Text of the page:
CDC data shows significance of underlying health concerns in COVID-19 deaths

Posted at 12:50 PM, Aug 31, 2020

According to data from the CDC, 94 percent of people who die while having COVID-19 also have other health concerns contributing to their deaths. This leads to death certificates that state both conditions; for example, listing both COVID-19 and diabetes, or COVID-19 and heart disease.

The Centers for Disease Control and Prevention published their latest COVID-19 data update last week. It said that roughly 6 percent of those who died while having COVID-19, the virus “was the only cause mentioned” as a cause of death. This signifies the role that contributing conditions play in how severe COVID-19 can be.

Over the weekend, Twitter removed a tweet that had been retweeted by President Donald Trump for violating Twitter’s rules. The tweet said, incorrectly, that the CDC had updated their numbers to “admit that only 6%” of the country’s coronavirus deaths “actually died from COVID,” according to CNN.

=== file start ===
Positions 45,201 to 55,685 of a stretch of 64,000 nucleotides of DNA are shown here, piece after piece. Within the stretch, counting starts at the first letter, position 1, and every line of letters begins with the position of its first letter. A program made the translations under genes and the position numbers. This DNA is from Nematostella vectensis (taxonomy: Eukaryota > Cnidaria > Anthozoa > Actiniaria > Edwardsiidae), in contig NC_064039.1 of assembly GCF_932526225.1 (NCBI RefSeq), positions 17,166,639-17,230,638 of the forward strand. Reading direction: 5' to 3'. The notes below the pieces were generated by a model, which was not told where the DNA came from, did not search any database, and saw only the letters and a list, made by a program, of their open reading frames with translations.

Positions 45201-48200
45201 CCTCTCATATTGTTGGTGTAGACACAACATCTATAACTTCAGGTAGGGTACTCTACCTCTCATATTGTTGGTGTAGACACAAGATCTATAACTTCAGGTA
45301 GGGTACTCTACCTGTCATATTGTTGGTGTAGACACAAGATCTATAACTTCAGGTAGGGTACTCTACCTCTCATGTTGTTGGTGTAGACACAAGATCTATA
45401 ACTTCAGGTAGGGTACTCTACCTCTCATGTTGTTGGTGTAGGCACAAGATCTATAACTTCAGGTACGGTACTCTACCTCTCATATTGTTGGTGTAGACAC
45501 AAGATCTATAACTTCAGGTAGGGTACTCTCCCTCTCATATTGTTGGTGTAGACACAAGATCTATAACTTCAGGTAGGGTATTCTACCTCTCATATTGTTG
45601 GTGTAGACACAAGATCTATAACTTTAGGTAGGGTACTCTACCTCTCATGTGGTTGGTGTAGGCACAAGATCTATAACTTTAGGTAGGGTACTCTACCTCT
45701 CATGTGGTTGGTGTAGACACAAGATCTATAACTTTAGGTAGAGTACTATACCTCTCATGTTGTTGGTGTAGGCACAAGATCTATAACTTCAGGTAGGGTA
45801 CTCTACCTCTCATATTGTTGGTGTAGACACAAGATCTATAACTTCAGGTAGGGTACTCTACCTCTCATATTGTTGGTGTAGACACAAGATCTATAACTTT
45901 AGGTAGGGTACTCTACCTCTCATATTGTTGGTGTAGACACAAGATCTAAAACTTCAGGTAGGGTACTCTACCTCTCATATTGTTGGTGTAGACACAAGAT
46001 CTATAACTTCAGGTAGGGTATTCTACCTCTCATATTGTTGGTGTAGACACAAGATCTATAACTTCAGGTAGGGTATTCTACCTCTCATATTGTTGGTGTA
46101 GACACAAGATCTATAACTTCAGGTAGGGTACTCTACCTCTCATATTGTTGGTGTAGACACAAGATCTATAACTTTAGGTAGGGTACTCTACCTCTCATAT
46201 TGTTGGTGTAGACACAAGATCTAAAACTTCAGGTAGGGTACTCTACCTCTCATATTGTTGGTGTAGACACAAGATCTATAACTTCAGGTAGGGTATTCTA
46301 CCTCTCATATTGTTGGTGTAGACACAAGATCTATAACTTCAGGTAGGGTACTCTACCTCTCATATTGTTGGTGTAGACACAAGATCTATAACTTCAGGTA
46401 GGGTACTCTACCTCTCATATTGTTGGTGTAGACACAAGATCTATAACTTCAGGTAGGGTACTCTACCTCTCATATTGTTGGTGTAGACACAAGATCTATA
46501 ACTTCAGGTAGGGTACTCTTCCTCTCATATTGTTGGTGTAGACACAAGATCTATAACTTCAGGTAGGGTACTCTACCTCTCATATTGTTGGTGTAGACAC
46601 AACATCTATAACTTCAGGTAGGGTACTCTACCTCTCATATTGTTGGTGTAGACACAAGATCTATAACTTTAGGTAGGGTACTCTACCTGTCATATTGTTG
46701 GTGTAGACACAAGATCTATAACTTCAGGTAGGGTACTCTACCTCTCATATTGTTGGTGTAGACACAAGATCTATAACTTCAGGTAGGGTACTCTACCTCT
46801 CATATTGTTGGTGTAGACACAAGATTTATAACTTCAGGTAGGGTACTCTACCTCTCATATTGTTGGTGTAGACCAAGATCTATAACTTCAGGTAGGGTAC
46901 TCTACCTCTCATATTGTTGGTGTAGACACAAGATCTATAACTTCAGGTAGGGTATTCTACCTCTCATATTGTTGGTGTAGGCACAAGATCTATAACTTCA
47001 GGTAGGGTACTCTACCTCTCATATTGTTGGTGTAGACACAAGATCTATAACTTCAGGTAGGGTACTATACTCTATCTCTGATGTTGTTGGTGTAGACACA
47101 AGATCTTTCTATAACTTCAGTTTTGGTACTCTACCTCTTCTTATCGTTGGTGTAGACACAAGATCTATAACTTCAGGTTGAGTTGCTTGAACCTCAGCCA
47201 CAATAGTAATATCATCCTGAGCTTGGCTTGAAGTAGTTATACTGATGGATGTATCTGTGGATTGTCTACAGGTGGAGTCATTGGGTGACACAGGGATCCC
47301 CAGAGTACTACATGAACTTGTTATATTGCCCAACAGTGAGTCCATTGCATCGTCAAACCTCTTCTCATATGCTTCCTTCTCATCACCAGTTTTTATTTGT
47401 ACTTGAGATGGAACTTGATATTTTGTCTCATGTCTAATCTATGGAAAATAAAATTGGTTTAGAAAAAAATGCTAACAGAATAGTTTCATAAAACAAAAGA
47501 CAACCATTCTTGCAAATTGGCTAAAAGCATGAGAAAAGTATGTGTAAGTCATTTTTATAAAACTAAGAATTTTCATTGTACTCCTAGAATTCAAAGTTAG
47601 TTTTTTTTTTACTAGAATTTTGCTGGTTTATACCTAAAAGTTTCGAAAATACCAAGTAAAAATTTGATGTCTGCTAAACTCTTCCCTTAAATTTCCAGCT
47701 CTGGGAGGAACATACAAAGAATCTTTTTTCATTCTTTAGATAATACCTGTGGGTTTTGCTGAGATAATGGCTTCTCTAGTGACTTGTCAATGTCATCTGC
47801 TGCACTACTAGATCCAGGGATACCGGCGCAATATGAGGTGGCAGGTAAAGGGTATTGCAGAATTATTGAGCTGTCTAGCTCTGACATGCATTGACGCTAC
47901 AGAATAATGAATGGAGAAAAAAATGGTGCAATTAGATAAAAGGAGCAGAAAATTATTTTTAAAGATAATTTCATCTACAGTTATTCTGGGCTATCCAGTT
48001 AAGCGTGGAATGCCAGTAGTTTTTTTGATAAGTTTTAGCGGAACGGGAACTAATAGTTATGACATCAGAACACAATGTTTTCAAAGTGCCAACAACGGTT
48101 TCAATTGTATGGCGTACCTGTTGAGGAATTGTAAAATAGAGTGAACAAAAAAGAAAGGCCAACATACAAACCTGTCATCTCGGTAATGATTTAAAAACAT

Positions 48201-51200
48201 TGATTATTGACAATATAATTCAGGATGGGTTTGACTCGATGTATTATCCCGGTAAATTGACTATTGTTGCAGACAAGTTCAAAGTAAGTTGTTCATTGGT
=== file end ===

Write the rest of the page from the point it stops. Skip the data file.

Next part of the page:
Other social media posts with similar language are still posted.

Roughly 183,000 Americans have died after contracting COVID-19. The CDC’s data, found here, looked at death certificates, which can lag behind raw death numbers from hospitals and states.

While people can live with other health concerns, like heart disease, obesity and respiratory issues, having underlying health conditions and then contracting COVID-19 can increase a person’s chances of becoming severely ill, or die.

CDC’s data shows “on average, there were 2.6 additional conditions or causes per (COVID-19) death.”

The top comorbidities, or underlying medical conditions in a COVID-19 death include:

  • Influenza and pneumonia
  • Respiratory failure
  • Hypertensive disease
  • Diabetes
  • Vascular and unspecified dementia
  • Cardiac arrest
  • Heart failure
  • Renal failure
  • Intentional and unintentional injury, poisoning and other adverse events